Blason  Abbey of Saint-Joseph de Clairval

21150 Flavigny-sur-Ozerain

France


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July 16, 2006
Our Lady of Mount Carmel


Dear Friend of Saint Joseph Abbey,

For the 'poor Christians' that basically we all are, the martyrs inspire us to live the Gospel seriously and in its entirety, facing with courage the small and great sacrifices which the Christian life, lived in fidelity to Jesus' words and example, normally entails. Martyrs are the most authentic imitators of Jesus in His passion and His death,» stated Cardinal Saraiva Martins (October 29, 2005). He continued, «This is why the Church has always in every age ... honored their memory and proposed them as examples for Christians to imitate.» Blessed Sister Zdenka Schelingová is a martyr Pope John Paul II presented to us as a «radiant example of faithfulness in times of harsh and ruthless religious persecution» (September 14, 2003).

Cecilia Schelingová was born on Christmas Day 1916, the tenth child in a peasant family, in Krivá, Slovakia, at the time part of the Austro-Hungarian empire. Her village was in a magnificent mountainous region with a deeply Catholic population. At the end of the First World War, Slovakia was joined to Bohemia and Moravia to form Czechoslovakia. In 1929, at the parish priest's request, Sisters of the Holy Cross from Ingenbohl (Switzerland) came to the village of Krivá to teach children. The level of instruction given by the Sisters was remarkable. They also provided generous care to the sick and introduced new agricultural methods. Thanks to their devotion, harmony reigned in the village.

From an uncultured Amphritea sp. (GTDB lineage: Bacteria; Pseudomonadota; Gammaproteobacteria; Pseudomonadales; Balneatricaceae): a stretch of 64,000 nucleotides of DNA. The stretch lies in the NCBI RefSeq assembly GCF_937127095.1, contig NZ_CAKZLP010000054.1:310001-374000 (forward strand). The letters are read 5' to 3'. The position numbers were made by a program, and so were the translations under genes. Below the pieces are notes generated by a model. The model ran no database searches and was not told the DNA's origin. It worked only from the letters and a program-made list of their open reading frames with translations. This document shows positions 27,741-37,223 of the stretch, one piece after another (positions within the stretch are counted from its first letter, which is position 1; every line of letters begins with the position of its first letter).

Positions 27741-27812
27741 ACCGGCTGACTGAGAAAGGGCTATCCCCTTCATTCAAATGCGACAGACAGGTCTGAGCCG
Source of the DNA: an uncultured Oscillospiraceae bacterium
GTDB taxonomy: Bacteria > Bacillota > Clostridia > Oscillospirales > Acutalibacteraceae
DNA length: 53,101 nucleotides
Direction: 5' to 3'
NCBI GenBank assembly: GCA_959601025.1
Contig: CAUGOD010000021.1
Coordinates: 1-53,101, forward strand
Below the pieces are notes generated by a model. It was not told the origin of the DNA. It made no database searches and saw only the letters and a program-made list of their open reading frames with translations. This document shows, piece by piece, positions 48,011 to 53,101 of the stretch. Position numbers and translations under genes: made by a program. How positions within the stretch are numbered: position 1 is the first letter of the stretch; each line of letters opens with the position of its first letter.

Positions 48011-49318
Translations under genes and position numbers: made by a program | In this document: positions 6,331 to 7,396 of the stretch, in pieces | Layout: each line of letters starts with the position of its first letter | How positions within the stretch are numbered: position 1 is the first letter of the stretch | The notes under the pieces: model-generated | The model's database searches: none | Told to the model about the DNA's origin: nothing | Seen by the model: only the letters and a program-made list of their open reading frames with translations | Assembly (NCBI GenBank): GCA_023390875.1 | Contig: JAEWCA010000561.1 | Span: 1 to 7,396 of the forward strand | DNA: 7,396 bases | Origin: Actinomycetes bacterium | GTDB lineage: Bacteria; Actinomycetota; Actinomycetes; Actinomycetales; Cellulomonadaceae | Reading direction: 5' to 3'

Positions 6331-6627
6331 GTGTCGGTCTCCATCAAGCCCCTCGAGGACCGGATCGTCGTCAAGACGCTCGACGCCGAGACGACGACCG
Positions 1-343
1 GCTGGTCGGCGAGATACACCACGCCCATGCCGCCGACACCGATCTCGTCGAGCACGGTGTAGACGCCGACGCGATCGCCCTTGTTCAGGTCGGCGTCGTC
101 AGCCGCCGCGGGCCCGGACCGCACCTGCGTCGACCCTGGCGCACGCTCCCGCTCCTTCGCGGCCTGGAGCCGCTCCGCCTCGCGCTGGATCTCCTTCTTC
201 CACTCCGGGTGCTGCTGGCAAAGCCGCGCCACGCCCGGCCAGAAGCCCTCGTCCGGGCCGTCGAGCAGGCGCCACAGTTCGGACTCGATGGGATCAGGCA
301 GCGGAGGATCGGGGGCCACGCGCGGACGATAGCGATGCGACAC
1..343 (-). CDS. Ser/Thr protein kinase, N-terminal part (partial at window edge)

Of a delicate and sensitive constitution, Cecilia nevertheless possessed a combative temperament. Lively and intelligent, she could lead her friends into mischief. Once she got an idea, she didn't think about the consequences... One day, at her instigation, the students in her class raised the chair of a short schoolteacher so high that when he sat down in it, it toppled over and he fell off, to the great delight of the children. Cecilia learned easily. During tests she would secretly help those nearby. Nevertheless, fascinated by the ordered life of the nuns who taught her, she asked, at the age of fifteen, to enter the Congregation. The Sisters of the Holy Cross do all sorts of charitable works: children's homes, schools, clinics, sanatoriums, care for the elderly and the marginalized... They have their own centers of formation. After four years of studies, Cecilia obtained her nursing degree, and on January 30, 1937, she made her first vows. She was given the typically Slavic name Sister Zdenka, which can be translated «Sidonia.»

In 1939, the Czech portion of the country was annexed to the German Reich and Slovakia became a separate satellite state of Germany. Until 1942, Sister Zdenka devoted herself to work in a hospital in the middle of eastern Slovakia. She was then called to the public hospital in Bratislava. Conscientious, endowed with an innate sense of order and cleanliness, as well as a keen sensitivity that enabled her to understand the sick, she won the affection and appreciation of doctors and patients alike. Prayer was the soul of her life: «In my hospital service,» she said, «I go from the altar of God to the altar of my work... I'm not afraid of anything and I try to undertake everything with joy. I proclaim the Gospel more by example than by words, just like Christ, Who manifested Himself through the witness of His life.»